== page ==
Payroll Tax
In regards to Payroll Tax, again, the rules differ from state to state, and you need to consider your Australian-wide wages when calculating threshold allocation. In NSW, employers or a group of related businesses, whose total Australian wages exceed the current NSW monthly threshold, are required to pay NSW payroll tax.
The monthly threshold is as follows:

  • 28 days = $48,942
  • 30 days = $52,438
  • 31 days = $54,186

As an employer you must register with OSR within seven days after the month in which your wages first exceed the current NSW monthly threshold.
A checklist is available to determine what constitutes wages, which includes superannuation. There are grouping rules for related employers and wages. Assistance is available to employers in certain disadvantaged regions of NSW.

Employers must issue pay slips to each employee within one working day of their pay day. It is best practice for these to be written in plain and simple English. A list of required information and a template are available from our office.

Generally, superannuation must be remitted for your employees if they:

  • are between 18 and 69 years old (inclusive); and
  • are paid $450 (before tax) or more in salary or wages in a month, and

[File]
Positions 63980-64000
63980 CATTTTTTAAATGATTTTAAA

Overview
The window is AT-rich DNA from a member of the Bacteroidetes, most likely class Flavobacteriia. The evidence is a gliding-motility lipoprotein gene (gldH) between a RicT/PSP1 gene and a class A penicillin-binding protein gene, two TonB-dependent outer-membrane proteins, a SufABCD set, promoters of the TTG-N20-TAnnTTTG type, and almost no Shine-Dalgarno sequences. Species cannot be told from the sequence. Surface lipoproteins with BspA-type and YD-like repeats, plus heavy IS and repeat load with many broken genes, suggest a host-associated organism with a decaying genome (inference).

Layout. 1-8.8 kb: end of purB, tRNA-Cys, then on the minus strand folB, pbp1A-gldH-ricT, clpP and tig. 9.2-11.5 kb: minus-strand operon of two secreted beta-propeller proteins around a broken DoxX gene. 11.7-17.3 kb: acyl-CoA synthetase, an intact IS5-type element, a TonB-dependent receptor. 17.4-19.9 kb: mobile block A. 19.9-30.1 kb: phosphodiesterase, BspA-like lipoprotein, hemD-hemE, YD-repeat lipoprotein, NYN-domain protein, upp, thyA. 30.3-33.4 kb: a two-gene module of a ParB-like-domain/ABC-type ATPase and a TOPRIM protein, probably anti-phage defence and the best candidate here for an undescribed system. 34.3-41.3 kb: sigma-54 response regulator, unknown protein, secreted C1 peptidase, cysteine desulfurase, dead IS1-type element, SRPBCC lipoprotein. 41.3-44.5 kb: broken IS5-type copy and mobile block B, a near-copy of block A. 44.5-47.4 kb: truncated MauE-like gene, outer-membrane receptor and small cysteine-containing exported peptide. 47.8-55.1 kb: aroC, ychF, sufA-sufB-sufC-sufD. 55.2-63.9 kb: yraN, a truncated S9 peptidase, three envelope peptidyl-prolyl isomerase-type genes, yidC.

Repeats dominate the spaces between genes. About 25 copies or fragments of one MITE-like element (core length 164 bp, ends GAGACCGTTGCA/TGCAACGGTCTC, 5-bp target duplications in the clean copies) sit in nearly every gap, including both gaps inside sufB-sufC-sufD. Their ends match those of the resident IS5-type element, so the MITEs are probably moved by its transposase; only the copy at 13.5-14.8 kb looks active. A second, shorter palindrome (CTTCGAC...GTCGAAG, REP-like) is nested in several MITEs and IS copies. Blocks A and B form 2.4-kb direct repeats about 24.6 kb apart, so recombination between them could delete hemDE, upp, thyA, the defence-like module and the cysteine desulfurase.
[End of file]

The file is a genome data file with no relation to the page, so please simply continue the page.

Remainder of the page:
• work full-time, part-time or on a casual basis.

There are also many scenarios where superannuation must be remitted for workers under 18 years of age, generally based on the exceeding of working hours and earnings thresholds.
However, superannuation rules also vary between industrial awards, so it is imperative that business owners refer to relevant awards to ensure compliance with the specific rules of their industry, as well as federal Superannuation Guarantee legislation.
If you engage contractors under a contract that is wholly or principally for labour, you must make super contributions on their behalf, even if they quote an Australian Business Number.
Much importance should be placed on superannuation obligations. Factors to consider include choice of fund, governing rules, and payment deadlines. Late payment is non-negotiable and can lead to the added burden of significant administration and additional costs.

The provision of non-monetary benefits to employees (i.e. motor vehicles available for private use, entertainment etc) gives rise to the requirement to lodge an FBT return. Reportable benefits are reported on PAYG payment summaries issued to employees. FBT is calculated at 46.5% of the taxable value.

Employment Law